Menace Beach share biting new album, Lemon Memory

Lemon MemoryLemon Memory, the second album from Menace Beach – that is Ryan Needham and Liza Violet, supported by a cast of retainers that would up anyone’s 'six degrees of separation' game exponentially – will do little to dispel the image of the band as being firmly rooted in the 90s. It’s pretty much a truism in any discussion or coverage of the band, and indeed, rather needlessly, we’ve just said it again.

It’s needless because the 90s revival is hardly news to anyone at this stage, is it really? One only need refer to the internationally-accepted barometer of jeans to see that. In musical terms, the various idioms of 90s – insouciant posturing, lo-fi melody worship, lyrical themes of teenage yearning, crunchy, scuzzy guitars, and all manner of electronic and R&B business that have no place in this review – certainly cannot be spoken of as a marginal interest in the music world. Noisey were declaring the 90s revival had gone on long enough as early as 2013, quite rightly reminding us of the terrible, terrible things produced by a decade that was formerly reviled as a low-point in the history of human endeavour (though surely every decade has had suffered such scorn, as shifts in taste form in reaction to them in their immediate aftermath).

With boundaries beyond genres and tribes eroded, and easy access to practically every piece of popular music ever recorded, it’s not really surprising to see reference (and not just the 90s) becoming the rule rather than the exception, and that’s fine – total originality calls for much more careful handling, and probably, it’s not really what you want in the end.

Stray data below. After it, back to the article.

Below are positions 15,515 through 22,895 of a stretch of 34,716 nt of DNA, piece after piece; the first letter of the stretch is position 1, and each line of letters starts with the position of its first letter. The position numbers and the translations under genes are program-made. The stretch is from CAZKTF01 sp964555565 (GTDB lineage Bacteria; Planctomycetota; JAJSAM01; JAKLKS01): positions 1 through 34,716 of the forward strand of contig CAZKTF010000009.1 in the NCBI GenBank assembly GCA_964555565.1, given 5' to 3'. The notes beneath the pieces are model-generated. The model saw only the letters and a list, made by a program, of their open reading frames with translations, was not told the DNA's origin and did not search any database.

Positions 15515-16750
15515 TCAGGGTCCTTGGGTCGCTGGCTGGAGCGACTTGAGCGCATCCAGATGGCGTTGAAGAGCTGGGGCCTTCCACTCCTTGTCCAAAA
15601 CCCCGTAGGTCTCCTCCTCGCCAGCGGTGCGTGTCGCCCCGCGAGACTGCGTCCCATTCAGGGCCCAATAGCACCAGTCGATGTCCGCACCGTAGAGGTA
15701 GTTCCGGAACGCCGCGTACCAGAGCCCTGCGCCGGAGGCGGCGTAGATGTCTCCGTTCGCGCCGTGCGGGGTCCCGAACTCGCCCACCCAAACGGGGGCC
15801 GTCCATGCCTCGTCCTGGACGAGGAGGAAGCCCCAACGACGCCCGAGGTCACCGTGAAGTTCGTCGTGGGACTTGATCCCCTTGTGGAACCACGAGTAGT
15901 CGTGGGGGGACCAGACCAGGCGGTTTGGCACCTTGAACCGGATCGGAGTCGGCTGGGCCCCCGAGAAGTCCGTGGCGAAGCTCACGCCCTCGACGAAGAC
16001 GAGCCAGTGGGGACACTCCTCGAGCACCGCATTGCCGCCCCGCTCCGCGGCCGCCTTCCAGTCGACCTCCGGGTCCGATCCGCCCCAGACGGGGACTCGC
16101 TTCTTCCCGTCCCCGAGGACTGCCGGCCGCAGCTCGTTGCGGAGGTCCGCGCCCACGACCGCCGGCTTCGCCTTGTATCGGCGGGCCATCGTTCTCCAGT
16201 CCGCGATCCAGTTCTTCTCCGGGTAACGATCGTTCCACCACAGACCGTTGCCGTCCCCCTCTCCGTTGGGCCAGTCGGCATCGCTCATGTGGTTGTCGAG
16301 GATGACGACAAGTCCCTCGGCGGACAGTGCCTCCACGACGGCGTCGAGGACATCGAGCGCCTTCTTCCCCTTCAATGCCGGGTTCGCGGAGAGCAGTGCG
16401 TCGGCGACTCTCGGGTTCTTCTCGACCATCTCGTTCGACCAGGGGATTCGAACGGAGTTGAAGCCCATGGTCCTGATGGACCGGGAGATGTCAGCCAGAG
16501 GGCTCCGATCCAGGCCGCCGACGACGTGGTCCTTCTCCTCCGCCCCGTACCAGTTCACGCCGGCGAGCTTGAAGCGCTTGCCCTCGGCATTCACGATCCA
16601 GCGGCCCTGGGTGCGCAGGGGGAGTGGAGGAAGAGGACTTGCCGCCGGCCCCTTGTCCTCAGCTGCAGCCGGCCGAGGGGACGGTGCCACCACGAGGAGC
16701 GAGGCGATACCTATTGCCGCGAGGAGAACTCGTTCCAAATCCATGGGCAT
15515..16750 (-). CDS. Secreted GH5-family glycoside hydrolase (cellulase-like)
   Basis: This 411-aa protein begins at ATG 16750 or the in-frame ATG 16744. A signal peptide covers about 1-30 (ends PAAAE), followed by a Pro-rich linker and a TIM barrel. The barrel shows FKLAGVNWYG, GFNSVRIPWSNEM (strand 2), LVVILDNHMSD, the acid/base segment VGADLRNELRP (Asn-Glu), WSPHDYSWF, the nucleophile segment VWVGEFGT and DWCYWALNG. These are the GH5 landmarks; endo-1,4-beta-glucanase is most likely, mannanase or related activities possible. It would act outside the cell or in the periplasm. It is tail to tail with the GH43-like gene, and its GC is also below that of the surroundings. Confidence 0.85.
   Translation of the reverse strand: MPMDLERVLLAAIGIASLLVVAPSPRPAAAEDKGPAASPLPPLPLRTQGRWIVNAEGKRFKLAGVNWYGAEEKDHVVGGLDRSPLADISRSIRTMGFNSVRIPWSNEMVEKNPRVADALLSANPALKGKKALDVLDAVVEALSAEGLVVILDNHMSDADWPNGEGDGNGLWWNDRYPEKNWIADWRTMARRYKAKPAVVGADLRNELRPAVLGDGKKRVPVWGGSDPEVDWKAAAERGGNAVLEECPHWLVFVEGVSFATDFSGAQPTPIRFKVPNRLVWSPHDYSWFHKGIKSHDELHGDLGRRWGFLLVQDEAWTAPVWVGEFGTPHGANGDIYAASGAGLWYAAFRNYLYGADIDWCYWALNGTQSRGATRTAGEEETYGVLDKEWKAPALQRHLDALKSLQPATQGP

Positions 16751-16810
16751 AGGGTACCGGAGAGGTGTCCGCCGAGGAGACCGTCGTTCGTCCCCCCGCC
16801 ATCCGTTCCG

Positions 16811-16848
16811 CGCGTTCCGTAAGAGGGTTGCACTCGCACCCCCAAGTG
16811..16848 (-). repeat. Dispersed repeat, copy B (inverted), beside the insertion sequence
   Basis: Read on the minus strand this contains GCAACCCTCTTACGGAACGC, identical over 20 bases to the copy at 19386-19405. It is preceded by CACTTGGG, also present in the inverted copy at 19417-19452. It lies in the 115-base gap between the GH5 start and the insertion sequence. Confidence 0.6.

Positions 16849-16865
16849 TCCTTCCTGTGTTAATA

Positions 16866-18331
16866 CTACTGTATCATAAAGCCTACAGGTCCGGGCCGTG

So, shall we attempt to treat this record for what it is? What it is is a slightly different proposition to their very good 2015 debut, Ratworld, which was an exercise in subtlety (remember, references to one side). The guitars were chunky, but the melodies were satisfying and sweet, complemented perfectly by sweet boy-girl vocal performances. Most importantly it was, above all, a fun record. For Lemon Memory, it seems a little bit like they’ve put on their serious hats. It’s a bit more of a rock record, a little bit droney, a little bit aloof.

Straight up, it’s not as strong an album – while what they did with their first record was hardly likely to redefine music, it showed something accomplished in working with a restrained toolkit to make something special. This time around… well, there are enough bands in the world to make this kind of fuzzy growl. Much of the record passes you by in slightly anonymous droning. Perhaps it’s an attempt at creating something more substantial, but again, substance is not what the world needs – less so pantomimed substance in the form of dullness.

There’s still evidence of a talented band in there – those slivers of romance coming through in “Darlatoid” or “Owl”, an almost Beatles-esque chord sequence on the title track, a bit of Britpop-worthy playfulness in “Suck it Out”, and (most joyfully) a nice, big-yet-restrained, perfectly resolved chord sequence on “Watch Me Boil”.

To fall back on another lazy platitude, what Lemon Memory presents us with is a textbook difficult second album. Let’s hope they rediscover their sense of fun before number three.

Release: 20th January 2017, Memphis Industries

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